Unfortunately, the escape didn’t go as smoothly as planned and ran into several problems. First, the tunnel was dug slightly short of the forest they had planned to emerge into, this meant that it was easy for guards to spot prisoners coming out of the hole. The cold weather on the night also meant that the escape hatch had been frozen solid, and escapees spent half an hour trying to get it to force it open. There was further delay when a nearby air-raid cut all the power to the tunnel.
At 4:55 am the 77th prisoner to escape was spotted by the guards emerging from the tunnel, starting a camp-wide search for the entrance. With the guards on high alert, any other prisoners were prevented from escaping. A countrywide search mission was assembled to track down the 76 who had successfully escaped the camp and sadly proved extremely successful. Only 3 prisoners managed to escape into freedom, with the other 73 being found by German forces.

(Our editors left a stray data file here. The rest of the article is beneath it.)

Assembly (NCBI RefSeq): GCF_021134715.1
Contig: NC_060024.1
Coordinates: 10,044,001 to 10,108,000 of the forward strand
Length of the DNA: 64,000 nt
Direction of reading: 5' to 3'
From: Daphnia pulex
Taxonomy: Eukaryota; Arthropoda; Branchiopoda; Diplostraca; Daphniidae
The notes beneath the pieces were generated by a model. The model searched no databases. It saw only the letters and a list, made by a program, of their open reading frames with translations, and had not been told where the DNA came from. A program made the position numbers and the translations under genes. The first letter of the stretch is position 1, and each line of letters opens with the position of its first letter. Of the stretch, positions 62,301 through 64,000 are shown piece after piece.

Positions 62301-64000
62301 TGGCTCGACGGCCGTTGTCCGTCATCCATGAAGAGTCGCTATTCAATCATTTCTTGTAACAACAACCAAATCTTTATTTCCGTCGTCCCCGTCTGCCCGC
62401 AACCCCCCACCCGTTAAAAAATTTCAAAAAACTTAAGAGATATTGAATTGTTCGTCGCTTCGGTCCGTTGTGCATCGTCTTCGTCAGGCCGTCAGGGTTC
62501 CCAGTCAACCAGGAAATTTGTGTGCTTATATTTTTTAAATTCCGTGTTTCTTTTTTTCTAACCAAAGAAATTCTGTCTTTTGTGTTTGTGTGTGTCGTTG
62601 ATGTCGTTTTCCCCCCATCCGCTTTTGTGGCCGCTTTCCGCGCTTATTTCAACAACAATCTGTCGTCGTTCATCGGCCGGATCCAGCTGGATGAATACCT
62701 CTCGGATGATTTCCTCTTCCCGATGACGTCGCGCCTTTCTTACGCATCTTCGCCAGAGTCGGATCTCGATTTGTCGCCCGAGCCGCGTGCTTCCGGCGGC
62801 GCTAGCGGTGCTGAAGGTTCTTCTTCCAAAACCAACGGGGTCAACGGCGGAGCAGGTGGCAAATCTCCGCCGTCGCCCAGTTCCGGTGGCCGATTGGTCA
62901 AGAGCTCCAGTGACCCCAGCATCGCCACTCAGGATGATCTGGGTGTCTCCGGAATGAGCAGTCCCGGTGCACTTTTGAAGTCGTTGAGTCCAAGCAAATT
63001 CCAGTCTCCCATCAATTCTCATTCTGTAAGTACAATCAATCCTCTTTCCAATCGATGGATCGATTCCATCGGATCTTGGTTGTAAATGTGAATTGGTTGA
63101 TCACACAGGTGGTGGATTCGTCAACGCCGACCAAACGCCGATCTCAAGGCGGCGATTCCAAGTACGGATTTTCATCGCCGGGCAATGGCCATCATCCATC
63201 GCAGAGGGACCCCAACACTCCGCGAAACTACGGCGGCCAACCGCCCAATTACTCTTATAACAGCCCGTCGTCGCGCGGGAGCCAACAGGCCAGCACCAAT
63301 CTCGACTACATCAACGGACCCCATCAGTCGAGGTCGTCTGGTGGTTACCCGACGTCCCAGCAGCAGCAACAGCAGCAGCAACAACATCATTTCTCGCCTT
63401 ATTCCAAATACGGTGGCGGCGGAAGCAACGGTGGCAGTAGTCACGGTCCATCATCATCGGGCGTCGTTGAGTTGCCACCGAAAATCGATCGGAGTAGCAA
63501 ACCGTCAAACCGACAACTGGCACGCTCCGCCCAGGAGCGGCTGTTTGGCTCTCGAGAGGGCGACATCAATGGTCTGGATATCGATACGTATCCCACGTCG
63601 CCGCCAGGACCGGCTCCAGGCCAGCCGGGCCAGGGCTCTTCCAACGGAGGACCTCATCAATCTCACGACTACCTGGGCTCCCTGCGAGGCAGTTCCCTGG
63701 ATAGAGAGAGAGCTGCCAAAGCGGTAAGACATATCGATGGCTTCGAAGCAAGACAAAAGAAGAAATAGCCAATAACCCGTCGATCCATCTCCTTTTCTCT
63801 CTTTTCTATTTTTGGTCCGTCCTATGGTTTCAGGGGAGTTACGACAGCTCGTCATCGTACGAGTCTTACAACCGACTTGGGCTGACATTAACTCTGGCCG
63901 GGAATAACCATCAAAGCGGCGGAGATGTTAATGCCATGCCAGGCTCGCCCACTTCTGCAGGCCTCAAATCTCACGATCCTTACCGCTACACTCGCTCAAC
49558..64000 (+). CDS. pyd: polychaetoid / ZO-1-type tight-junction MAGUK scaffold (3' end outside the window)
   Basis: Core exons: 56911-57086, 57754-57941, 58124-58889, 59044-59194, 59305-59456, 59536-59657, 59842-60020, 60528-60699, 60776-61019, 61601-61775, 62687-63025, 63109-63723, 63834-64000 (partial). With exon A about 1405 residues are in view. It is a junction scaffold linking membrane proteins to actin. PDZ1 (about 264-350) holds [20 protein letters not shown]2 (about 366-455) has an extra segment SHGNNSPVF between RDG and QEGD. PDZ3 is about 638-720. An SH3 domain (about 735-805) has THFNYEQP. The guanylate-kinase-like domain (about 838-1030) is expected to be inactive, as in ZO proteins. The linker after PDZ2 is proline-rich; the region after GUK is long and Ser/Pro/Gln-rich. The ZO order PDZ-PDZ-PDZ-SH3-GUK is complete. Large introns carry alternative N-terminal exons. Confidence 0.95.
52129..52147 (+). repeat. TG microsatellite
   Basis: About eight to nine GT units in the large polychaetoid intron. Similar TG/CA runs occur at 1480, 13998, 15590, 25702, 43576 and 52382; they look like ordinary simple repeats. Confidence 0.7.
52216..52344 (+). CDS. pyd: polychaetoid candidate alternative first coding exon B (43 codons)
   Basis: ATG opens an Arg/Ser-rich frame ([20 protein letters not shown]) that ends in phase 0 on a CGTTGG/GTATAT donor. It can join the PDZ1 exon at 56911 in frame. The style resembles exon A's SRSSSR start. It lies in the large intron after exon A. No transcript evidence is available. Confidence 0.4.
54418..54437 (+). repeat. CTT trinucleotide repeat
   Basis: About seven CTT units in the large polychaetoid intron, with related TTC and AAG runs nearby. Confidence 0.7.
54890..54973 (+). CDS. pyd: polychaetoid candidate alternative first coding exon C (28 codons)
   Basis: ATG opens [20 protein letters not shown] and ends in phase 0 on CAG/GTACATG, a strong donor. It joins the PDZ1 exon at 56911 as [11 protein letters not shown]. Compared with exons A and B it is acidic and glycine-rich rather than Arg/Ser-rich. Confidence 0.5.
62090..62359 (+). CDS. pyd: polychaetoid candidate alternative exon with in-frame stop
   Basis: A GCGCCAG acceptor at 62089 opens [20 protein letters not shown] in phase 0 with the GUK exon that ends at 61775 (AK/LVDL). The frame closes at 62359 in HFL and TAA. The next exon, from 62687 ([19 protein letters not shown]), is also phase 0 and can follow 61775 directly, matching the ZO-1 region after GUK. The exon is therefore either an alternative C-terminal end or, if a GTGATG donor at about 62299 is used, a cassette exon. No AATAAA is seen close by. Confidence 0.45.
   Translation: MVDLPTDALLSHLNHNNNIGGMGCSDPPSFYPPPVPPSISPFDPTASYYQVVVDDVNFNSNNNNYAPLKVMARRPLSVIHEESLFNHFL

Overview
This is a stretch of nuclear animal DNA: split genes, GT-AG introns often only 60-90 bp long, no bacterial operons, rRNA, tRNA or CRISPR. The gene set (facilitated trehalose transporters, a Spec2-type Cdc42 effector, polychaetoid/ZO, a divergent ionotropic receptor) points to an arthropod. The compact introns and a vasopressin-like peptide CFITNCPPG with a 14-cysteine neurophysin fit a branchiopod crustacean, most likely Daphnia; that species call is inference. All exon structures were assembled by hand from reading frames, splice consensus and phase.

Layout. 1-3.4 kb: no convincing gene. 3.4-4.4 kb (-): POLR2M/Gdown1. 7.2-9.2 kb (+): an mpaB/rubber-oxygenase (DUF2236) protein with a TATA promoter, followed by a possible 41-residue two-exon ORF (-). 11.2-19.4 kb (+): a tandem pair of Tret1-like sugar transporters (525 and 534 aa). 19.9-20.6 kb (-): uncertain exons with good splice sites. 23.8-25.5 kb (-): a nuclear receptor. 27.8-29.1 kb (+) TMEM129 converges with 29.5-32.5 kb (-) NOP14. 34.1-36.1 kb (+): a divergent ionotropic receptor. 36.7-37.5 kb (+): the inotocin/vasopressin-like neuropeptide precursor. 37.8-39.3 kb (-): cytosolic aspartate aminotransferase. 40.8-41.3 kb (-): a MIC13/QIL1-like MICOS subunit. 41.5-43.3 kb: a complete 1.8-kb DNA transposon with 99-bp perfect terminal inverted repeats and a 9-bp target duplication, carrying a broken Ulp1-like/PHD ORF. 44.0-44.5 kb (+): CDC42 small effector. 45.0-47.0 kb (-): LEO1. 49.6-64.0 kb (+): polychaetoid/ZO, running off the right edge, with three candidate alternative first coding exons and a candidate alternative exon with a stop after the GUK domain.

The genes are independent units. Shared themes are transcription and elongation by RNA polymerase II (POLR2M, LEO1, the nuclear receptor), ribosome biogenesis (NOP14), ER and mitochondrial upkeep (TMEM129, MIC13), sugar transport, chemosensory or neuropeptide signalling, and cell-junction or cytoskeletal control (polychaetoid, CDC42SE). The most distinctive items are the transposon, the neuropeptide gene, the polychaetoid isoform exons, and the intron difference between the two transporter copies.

50 of the prisoners involved in the escape were shot by the Gestapo under direct orders from Hitler, a breach of the Geneva convention. The remaining survivors were returned to other POW camps, or even to concentration camps.
The story is fascinating and as we’ve only been able to cover it briefly we recommend reading about it in the book “The Great Escape”, the film of the same name is worth a watch but it’s worth remembering that Hollywood took a few liberties with the tale.
Worth a Read:
Worth a Watch
Geronimo was a native American warrior and shaman who was famous for his attacks on Mexican and American settlements. He spent much of his life defending native American lands from both Mexico and the United States and was captured many times. However, his most incredible feat occurred when he was 60.
On 17th May 1885, Geronimo fled the San Carlos reservation in Arizona with several of his followers. Originally around 300 US troops were involved in trying to finding the Apache. Geronimo’s group used their freedom to conduct raids on civilians, including other Native Americas, stealing horses from other settlements across a wide area. The Apache also led the group from Mexico back over the border into the US and conducted “breakouts” on their reservation to release more of his kin.